Numerosity sense correlates with fluent mathematical abilities - ScienceDirect

https://www.sciencedirect.com/science/article/pii/S0001691822001706?via%3Dihub

Although a great deal of research has shown a relationship between numerosity sense and mathematical ability, some studies have failed to do so. The main source of this inconsistency could be the varied ways of measuring mathematical abilities. The current investigation explored several types of mathematical ability, from basic number processing and arithmetic computation to numerical reasoning and arithmetic learning. We hypothesized that the correlation between numerosity sense and mathematical ability depends on mathematical fluency. A total of 415 college students (178 males and 237 females, mean age = 20.42 years, range = 18.58–22.92 years) were recruited to complete seven mathematical tasks and two numerosity tasks, as well as other tasks that measured cognitive covariates. The results showed that after controlling for age, gender, and related general cognitive factors, numerosity sense still predicted substantial variation in parity judgment, visual digit comparison, and computation, but it did not predict variation in numerosity estimation, auditory digit comparison, number series completion, or digit associate learning. The results suggest that numerosity sense correlates with mathematical abilities that accompany fluency.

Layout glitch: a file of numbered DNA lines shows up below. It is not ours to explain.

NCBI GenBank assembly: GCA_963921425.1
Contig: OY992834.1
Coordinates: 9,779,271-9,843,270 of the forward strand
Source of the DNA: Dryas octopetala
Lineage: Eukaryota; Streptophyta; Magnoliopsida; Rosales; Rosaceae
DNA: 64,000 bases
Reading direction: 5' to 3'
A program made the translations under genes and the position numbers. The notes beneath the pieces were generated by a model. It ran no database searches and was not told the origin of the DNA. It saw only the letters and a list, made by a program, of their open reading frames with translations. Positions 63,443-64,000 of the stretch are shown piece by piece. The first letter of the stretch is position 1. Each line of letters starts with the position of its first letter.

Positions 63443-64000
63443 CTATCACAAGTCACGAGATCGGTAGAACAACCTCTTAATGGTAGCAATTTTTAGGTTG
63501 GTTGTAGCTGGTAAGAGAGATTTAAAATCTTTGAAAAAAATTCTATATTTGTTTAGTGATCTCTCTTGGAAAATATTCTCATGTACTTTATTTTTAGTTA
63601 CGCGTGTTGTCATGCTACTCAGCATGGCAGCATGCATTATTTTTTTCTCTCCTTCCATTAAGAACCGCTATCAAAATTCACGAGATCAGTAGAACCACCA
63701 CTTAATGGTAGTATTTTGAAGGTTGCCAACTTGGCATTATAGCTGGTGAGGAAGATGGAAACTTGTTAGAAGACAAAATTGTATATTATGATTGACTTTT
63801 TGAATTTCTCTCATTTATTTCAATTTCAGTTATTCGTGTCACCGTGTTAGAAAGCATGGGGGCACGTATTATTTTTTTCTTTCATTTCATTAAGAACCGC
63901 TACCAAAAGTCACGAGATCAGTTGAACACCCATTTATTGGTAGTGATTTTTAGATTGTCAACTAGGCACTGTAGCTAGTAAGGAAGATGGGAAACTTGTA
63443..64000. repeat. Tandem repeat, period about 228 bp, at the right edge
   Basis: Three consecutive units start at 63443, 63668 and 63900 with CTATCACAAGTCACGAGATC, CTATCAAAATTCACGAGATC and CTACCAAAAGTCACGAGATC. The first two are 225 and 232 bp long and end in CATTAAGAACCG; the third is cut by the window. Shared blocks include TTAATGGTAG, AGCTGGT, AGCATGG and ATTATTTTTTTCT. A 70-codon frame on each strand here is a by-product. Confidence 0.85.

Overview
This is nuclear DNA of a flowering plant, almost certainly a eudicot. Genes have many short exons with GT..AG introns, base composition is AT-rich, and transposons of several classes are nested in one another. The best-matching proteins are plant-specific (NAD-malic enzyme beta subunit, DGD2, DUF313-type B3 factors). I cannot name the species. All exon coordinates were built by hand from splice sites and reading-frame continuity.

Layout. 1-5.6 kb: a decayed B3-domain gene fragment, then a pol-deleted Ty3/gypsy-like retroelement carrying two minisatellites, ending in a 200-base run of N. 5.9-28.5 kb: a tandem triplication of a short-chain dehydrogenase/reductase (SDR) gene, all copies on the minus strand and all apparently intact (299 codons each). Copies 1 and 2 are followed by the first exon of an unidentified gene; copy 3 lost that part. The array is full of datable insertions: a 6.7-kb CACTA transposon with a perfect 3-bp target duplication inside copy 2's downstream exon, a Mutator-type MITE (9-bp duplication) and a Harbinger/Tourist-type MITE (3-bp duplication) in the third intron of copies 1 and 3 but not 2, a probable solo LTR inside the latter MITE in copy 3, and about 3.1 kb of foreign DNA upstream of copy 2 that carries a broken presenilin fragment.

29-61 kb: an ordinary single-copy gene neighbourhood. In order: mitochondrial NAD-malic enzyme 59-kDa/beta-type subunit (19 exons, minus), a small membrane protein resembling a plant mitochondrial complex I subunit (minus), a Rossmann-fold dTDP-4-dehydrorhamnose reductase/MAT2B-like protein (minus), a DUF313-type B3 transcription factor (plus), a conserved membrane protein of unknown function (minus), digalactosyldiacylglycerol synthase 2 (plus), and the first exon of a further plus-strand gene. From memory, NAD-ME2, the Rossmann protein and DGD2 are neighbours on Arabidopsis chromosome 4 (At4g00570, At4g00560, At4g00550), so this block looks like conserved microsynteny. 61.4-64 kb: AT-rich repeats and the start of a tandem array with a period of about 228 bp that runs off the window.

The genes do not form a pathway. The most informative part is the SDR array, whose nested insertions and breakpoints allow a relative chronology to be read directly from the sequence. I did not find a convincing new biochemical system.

https://www.sciencedirect.com/science/article/pii/S0001691822001706?via%3Dihub

**Abstract**Although a great deal of research has shown a relationship between numerosity sense and mathematical ability, some studies have failed to do so. The main source of this inconsistency could be the varied ways of measuring mathematical abilities. The current investigation explored several types of mathematical ability, from basic number processing and arithmetic computation to numerical reasoning and arithmetic learning. We hypothesized that the correlation between numerosity sense and mathematical ability depends on mathematical fluency. A total of 415 college students (178 males and 237 females, mean age = 20.42 years, range = 18.58–22.92 years) were recruited to complete seven mathematical tasks and two numerosity tasks, as well as other tasks that measured cognitive covariates. The results showed that after controlling for age, gender, and related general cognitive factors, numerosity sense still predicted substantial variation in parity judgment, visual digit comparison, and computation, but it did not predict variation in numerosity estimation, auditory digit comparison, number series completion, or digit associate learning. The results suggest that numerosity sense correlates with mathematical abilities that accompany fluency.

******************************************

Kevin S. McGrew, PhD

Educational & School Psychologist

Director

Institute for Applied Psychometrics (IAP)

https://www.themindhub.com

******************************************

Kevin S. McGrew, PhD

Educational & School Psychologist

Director

Institute for Applied Psychometrics (IAP)

https://www.themindhub.com

******************************************

## No comments:

## Post a Comment

Note: Only a member of this blog may post a comment.